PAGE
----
Every spring, Charles Foster of Borough Market’s Turnips greengrocers, does a blind taste test to uncover the season’s best asparagus. This year he’s hit the jackpot…
“We think this is the very best asparagus you can buy in England,” says Charles Foster of Borough Market’s Turnips greengrocers. “We’ve been buying asparagus for 25 years, and every year we’ve conducted a blind taste test. And every single year apart from three, this has won. In those three years it came second. It’s incredible.”
The asparagus in question is produced by the Jolly family on Roudham Farm in Norfolk. “They’ve been producing asparagus for about 30 years, but they actually inherited the crop from the previous owner of the land. It turns out that asparagus has been farmed there for at least 80 years.”
British asparagus is known for its quality by chefs around the world, who want it on their menus once the season starts. Ironically, it turns out that part of the reason we produce this most prized of vegetables is a characteristic of the country that most people would rather we kept to ourselves: our famously dreary weather. “Every cloud has really does have a silver lining,” Charles says, laughing.
“The reason the weather is so important is that the asparagus has to work so harder to grow. It spends more time in the ground than it does in many countries, and all the while it is drawing up more nutrients which help create the flavours that we love so much.”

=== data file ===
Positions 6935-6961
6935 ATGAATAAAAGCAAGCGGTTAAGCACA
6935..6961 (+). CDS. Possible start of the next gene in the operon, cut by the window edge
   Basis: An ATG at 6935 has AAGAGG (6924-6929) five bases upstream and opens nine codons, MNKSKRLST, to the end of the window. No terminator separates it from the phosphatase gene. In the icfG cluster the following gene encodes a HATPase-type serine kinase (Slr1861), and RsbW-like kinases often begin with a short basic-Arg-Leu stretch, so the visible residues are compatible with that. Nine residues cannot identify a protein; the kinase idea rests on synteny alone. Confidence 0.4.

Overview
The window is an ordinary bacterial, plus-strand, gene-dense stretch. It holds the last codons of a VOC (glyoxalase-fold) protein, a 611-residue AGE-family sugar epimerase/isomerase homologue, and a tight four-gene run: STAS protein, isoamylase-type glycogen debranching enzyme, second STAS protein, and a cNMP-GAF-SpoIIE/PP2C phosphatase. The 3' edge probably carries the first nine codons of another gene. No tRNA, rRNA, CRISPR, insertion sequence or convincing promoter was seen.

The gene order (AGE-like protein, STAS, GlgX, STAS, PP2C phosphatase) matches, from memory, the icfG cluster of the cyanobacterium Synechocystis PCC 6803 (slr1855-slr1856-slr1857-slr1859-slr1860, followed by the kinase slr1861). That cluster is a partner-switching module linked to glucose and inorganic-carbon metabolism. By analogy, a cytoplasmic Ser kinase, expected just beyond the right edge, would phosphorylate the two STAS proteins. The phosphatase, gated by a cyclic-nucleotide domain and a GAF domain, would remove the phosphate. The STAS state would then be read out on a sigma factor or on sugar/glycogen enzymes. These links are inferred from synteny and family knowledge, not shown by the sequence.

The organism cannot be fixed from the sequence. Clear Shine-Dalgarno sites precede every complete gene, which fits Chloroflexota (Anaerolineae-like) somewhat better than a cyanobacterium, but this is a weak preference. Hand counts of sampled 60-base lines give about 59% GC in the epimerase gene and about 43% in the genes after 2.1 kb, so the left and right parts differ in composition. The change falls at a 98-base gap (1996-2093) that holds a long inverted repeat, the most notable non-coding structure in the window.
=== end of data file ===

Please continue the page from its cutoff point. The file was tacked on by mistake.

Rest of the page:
You also need the right soil. To grow at its best, asparagus needs a light sandy soil that drains well, and the flinty, sandy soil found in parts of Norfolk is perfect. “At Turnips, our ethos is based around sourcing naturally grown, open field fruit and vegetables, produced using traditional farming methods. We like to pick out niche products from niche producers – farmers who are still doing it the hard way, because unfortunately that’s the only way to get the best flavour,” Charles says with real feeling.
While it is known as one of our best food products, many British shoppers have never actually tasted open field English asparagus. Most British asparagus in the supermarkets is grown in polytunnels. “While it’s possible to grow decent asparagus in polytunnels, I’m not really a fan of the huge industrial growers who maximise profits by prioritising speed of growth,” says Charles. “For me, it’s about championing the farms that are doing it right.”
Charles suggests that when you get your hands on the real thing, keep it simple: an omelette, risotto or just drizzled in good butter with a sprinkle of sea salt. “That way you get to really enjoy the full flavour. Our unique and quirky climate and the work of the farmers makes this a very special product–one that more of us should be enjoying for the few months that we can.”
There’s really nothing to beat simple boiled asparagus with melted butter or a soft-boiled egg, but a lemony hollandaise, an emulsion of both eggs and butter, is doubly indulgent and the perfect sauce to accompany the spears. Tarragon (usually found in the punchier béarnaise sauce) is heaven, but do go carefully – otherwise its aniseedy tones could overpower the asparagus.